generational and cross generational, cultural and cross-cultural, links, affinities, alliances, communities, scenes, networks, exchanges, and the like… The reading is the site in which the audience of poetry constitutes and reconstitutes itself. It makes itself visible to itself. 
page versus stage
In the performance poetry community the ‘page versus stage’ dichotomy is problematic, as it creates another point of conflict in an already conflicted scene. To overcome this, some performance poets use the phrase ‘poetry beyond the page’ to explain the practices that involve poetry which is not practiced on the page. In performance poetry, the subject becomes the object in an acknowledgment of the commodification of human experience in the capitalist world. In page poetry, the object becomes the subject; the surrogate displaced body, the embodied idea, the body on the page. Arguably then, what determines whether a poem is ‘beyond the page’ is not whether or not it is spoken or sounded, but whether the poem’s aesthetic, intent or expression resides outside of the page. If the medium of publication or expression remains aligned with the page, it might be difficult to claim it is beyond the page, except for the fact that it is being spoken. How then does one differentiate between a reading and what is taking place in a performance poem?
Poetry written for the page that is read aloud, with or without the printed matter, is only beyond the page in the sense that it is extended. It is an invigorated text. There is a difference between a poem embellished by presence and a performed poem. Although there is widespread acknowledgment that performance poetry requires a sense of poetic integrity—an ability to work on the page—this essentialist view of a poem does not encourage experimentation with the possibilities created by the performance aspect of the genre. When I am preparing for the performance of a poem, I am struck by its potential to incarnate its unsayable qualities through the device of my body. It may do this in ways I did not anticipate while I was writing it, and in ways that are difficult to represent within its text. For example a textual stuttering is experientially different to witnessing or embodying a stutter.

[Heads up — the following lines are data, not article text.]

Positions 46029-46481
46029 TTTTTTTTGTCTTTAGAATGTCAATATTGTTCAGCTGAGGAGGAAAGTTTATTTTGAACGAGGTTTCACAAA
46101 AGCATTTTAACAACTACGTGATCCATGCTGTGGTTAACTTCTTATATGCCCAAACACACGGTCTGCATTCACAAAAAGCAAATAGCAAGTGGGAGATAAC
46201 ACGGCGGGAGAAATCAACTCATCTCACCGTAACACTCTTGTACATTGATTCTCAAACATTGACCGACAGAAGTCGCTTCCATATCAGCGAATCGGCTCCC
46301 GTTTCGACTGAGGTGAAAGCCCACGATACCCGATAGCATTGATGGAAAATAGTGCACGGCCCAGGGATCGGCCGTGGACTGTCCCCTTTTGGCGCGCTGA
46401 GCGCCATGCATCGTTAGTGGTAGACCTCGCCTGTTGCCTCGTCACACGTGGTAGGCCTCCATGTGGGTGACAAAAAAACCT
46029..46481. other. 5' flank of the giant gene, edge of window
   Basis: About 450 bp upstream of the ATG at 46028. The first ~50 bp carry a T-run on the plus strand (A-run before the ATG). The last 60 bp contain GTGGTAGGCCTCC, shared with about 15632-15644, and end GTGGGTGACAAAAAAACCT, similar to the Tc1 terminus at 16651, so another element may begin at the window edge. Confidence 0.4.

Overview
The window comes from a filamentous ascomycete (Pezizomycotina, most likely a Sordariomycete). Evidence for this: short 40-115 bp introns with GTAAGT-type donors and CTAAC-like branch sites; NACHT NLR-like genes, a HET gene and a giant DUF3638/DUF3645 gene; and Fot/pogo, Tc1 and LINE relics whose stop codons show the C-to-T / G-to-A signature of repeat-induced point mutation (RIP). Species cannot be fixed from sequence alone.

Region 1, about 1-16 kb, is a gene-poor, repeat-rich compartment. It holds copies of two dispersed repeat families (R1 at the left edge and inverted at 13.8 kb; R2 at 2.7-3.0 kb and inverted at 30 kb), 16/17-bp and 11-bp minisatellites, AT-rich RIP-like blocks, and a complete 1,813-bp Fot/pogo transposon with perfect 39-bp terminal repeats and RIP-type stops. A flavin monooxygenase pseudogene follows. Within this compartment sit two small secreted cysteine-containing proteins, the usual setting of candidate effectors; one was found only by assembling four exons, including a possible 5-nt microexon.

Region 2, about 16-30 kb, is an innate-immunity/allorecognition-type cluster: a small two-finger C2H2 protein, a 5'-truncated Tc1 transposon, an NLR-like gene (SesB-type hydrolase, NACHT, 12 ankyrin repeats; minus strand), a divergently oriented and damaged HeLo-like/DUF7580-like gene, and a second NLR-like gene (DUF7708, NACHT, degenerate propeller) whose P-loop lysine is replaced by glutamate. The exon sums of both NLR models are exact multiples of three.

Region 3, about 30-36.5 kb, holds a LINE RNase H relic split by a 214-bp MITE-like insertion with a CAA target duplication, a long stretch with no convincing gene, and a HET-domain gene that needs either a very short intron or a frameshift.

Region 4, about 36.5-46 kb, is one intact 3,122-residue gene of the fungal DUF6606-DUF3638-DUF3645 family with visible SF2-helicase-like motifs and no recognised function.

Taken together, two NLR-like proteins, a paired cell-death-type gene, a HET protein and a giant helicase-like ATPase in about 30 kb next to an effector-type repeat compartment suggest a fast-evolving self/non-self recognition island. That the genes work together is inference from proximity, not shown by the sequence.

texts in space
Part of the reason why performance poets may be drawn to traditional representations of their poems may be because they already feel outcast by the poetic academy. By becoming wise to the canon and proving a capacity to mimic its styles, performance poets are able to create a livelihood, relevance and a pedagogical pathway. They are also creating their own canon—one that enacts the act of speaking, on the page. On those terms alone the page is capable of being valued by even extremist performance poets. The potential for orality to engage with language and the sonic imperatives contained within the utterance, combines with the textual features of form, rhythm, image, tone and rhyme to make performance poetry an exciting site of experimentation. Performance poets often speak of their love for poetry and books and language, but it is rare to hear a ‘page poet’ speak enthusiastically about the virtues of performance in poetry. There is a lack of precedence to facilitate an appropriate engagement with the idea of a poem in performance. Performance poetry doesn’t travel well. Video and audio documentation never represents the experience fully. Performance poetry is not conducive to repeat readings, which makes it difficult to investigate. Perhaps this is why there is a lack of critical discussion about performance poetry.